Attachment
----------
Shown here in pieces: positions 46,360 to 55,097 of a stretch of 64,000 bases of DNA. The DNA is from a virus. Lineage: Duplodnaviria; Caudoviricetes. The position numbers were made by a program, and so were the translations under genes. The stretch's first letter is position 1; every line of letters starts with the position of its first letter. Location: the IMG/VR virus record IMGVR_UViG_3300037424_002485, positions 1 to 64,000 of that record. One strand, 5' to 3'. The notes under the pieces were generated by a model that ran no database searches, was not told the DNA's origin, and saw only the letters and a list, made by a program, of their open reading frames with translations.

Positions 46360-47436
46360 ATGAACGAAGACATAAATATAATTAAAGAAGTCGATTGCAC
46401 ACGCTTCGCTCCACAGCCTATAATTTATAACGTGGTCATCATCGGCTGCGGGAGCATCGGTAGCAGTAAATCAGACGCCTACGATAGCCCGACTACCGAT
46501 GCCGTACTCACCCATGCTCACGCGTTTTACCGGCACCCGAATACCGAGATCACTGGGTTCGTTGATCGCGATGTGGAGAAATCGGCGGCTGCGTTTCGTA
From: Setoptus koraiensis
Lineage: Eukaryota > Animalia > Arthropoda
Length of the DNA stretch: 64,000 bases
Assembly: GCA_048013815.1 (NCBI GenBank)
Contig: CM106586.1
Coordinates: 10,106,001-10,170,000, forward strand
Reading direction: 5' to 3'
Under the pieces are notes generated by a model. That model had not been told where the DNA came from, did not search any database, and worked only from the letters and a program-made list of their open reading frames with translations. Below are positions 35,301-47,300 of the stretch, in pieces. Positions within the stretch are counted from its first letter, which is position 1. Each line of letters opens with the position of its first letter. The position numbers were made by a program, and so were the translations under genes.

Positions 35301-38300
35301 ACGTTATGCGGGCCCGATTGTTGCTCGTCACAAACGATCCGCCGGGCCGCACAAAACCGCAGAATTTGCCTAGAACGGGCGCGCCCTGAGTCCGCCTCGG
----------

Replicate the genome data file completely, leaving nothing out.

Shown here in pieces: positions 46,360 to 55,097 of a stretch of 64,000 bases of DNA. The DNA is from a virus. Lineage: Duplodnaviria; Caudoviricetes. The position numbers were made by a program, and so were the translations under genes. The stretch's first letter is position 1; every line of letters starts with the position of its first letter. Location: the IMG/VR virus record IMGVR_UViG_3300037424_002485, positions 1 to 64,000 of that record. One strand, 5' to 3'. The notes under the pieces were generated by a model that ran no database searches, was not told the DNA's origin, and saw only the letters and a list, made by a program, of their open reading frames with translations.

Positions 46360-47436
46360 ATGAACGAAGACATAAATATAATTAAAGAAGTCGATTGCAC
46401 ACGCTTCGCTCCACAGCCTATAATTTATAACGTGGTCATCATCGGCTGCGGGAGCATCGGTAGCAGTAAATCAGACGCCTACGATAGCCCGACTACCGAT
46501 GCCGTACTCACCCATGCTCACGCGTTTTACCGGCACCCGAATACCGAGATCACTGGGTTCGTTGATCGCGATGTGGAGAAATCGGCGGCTGCGTTTCGTA
From: Setoptus koraiensis
Lineage: Eukaryota > Animalia > Arthropoda
Length of the DNA stretch: 64,000 bases
Assembly: GCA_048013815.1 (NCBI GenBank)
Contig: CM106586.1
Coordinates: 10,106,001-10,170,000, forward strand
Reading direction: 5' to 3'
Under the pieces are notes generated by a model. That model had not been told where the DNA came from, did not search any database, and worked only from the letters and a program-made list of their open reading frames with translations. Below are positions 35,301-47,300 of the stretch, in pieces. Positions within the stretch are counted from its first letter, which is position 1. Each line of letters opens with the position of its first letter. The position numbers were made by a program, and so were the translations under genes.

Positions 35301-38300
35301 ACGTTATGCGGGCCCGATTGTTGCTCGTCACAAACGATCCGCCGGGCCGCACAAAACCGCAGAATTTGCCTAGAACGGGCGCGCCCTGAGTCCGCCTCGG